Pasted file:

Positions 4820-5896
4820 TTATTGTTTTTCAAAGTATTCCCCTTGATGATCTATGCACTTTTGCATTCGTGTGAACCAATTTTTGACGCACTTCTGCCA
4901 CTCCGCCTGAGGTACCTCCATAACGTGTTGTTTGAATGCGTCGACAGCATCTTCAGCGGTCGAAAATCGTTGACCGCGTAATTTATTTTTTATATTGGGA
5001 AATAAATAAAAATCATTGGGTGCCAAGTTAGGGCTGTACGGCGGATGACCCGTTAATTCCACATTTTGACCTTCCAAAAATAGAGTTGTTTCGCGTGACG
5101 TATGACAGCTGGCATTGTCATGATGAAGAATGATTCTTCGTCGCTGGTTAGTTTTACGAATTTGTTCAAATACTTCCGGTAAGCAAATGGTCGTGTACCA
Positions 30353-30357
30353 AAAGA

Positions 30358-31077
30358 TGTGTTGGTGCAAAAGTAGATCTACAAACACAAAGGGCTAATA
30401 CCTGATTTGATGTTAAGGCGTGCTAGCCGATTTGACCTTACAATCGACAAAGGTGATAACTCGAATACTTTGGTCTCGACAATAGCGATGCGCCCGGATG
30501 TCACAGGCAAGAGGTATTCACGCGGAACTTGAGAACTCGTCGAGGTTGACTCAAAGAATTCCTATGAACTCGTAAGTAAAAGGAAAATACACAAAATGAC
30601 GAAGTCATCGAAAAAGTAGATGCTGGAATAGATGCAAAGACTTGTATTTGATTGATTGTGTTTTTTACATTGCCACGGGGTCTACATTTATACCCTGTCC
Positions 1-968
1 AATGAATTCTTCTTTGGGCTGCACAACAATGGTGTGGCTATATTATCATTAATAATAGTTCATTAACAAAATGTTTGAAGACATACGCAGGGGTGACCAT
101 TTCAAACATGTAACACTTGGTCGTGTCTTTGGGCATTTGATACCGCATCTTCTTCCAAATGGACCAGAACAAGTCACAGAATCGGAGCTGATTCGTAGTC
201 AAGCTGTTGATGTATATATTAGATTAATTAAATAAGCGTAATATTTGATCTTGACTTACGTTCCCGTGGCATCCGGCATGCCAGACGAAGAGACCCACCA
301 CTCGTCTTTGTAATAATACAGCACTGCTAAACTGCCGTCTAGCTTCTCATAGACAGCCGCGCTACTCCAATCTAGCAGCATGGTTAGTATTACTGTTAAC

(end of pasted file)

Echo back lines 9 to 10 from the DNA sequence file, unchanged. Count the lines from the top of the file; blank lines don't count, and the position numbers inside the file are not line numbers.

30358 TGTGTTGGTGCAAAAGTAGATCTACAAACACAAAGGGCTAATA
30401 CCTGATTTGATGTTAAGGCGTGCTAGCCGATTTGACCTTACAATCGACAAAGGTGATAACTCGAATACTTTGGTCTCGACAATAGCGATGCGCCCGGATG